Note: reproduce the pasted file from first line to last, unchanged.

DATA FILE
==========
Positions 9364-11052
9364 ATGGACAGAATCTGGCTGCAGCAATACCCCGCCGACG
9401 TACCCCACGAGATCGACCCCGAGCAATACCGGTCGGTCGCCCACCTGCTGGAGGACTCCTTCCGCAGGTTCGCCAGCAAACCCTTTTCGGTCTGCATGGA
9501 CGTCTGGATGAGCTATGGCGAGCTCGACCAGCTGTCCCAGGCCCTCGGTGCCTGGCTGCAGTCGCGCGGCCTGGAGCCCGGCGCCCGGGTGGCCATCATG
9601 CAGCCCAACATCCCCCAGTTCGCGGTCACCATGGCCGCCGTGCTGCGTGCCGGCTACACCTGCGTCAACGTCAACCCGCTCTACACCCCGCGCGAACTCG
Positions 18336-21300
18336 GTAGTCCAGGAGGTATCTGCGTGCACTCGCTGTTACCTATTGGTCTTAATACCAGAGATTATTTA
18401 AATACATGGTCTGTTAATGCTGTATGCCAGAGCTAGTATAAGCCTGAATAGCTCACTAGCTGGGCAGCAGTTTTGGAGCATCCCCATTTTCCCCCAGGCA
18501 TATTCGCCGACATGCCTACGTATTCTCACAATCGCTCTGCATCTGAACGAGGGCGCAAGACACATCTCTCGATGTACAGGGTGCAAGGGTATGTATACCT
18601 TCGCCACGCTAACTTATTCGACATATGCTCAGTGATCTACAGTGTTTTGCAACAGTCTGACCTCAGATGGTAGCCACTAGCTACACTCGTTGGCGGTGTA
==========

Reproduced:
Positions 9364-11052
9364 ATGGACAGAATCTGGCTGCAGCAATACCCCGCCGACG
9401 TACCCCACGAGATCGACCCCGAGCAATACCGGTCGGTCGCCCACCTGCTGGAGGACTCCTTCCGCAGGTTCGCCAGCAAACCCTTTTCGGTCTGCATGGA
9501 CGTCTGGATGAGCTATGGCGAGCTCGACCAGCTGTCCCAGGCCCTCGGTGCCTGGCTGCAGTCGCGCGGCCTGGAGCCCGGCGCCCGGGTGGCCATCATG
9601 CAGCCCAACATCCCCCAGTTCGCGGTCACCATGGCCGCCGTGCTGCGTGCCGGCTACACCTGCGTCAACGTCAACCCGCTCTACACCCCGCGCGAACTCG
Positions 18336-21300
18336 GTAGTCCAGGAGGTATCTGCGTGCACTCGCTGTTACCTATTGGTCTTAATACCAGAGATTATTTA
18401 AATACATGGTCTGTTAATGCTGTATGCCAGAGCTAGTATAAGCCTGAATAGCTCACTAGCTGGGCAGCAGTTTTGGAGCATCCCCATTTTCCCCCAGGCA
18501 TATTCGCCGACATGCCTACGTATTCTCACAATCGCTCTGCATCTGAACGAGGGCGCAAGACACATCTCTCGATGTACAGGGTGCAAGGGTATGTATACCT
18601 TCGCCACGCTAACTTATTCGACATATGCTCAGTGATCTACAGTGTTTTGCAACAGTCTGACCTCAGATGGTAGCCACTAGCTACACTCGTTGGCGGTGTA